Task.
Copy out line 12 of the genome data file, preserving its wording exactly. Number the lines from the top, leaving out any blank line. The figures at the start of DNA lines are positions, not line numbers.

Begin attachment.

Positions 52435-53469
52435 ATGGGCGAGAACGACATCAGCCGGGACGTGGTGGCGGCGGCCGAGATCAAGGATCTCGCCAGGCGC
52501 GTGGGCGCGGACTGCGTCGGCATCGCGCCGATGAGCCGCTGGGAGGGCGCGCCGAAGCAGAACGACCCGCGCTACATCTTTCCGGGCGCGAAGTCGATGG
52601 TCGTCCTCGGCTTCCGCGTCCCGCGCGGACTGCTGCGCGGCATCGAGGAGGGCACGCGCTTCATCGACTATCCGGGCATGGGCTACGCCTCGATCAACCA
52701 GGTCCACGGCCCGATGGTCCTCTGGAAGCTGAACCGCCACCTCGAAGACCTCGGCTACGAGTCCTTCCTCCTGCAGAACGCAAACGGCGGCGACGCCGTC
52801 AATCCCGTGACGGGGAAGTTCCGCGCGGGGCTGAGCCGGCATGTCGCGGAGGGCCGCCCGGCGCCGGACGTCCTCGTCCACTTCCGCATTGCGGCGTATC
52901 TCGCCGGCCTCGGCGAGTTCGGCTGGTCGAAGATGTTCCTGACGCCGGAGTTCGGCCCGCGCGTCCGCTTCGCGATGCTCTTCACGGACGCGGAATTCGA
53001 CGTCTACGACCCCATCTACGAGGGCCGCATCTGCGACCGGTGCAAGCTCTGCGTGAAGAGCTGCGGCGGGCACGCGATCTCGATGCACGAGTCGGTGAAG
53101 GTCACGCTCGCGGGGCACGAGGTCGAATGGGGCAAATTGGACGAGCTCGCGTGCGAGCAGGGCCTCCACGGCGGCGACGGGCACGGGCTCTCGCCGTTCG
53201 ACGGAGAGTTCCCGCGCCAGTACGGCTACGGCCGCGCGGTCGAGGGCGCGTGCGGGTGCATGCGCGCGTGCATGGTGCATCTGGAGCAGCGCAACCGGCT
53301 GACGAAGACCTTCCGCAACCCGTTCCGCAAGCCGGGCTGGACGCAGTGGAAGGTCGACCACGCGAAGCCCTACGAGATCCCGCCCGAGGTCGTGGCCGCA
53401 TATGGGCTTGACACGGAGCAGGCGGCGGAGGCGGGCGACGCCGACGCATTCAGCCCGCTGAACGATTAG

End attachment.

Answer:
53401 TATGGGCTTGACACGGAGCAGGCGGCGGAGGCGGGCGACGCCGACGCATTCAGCCCGCTGAACGATTAG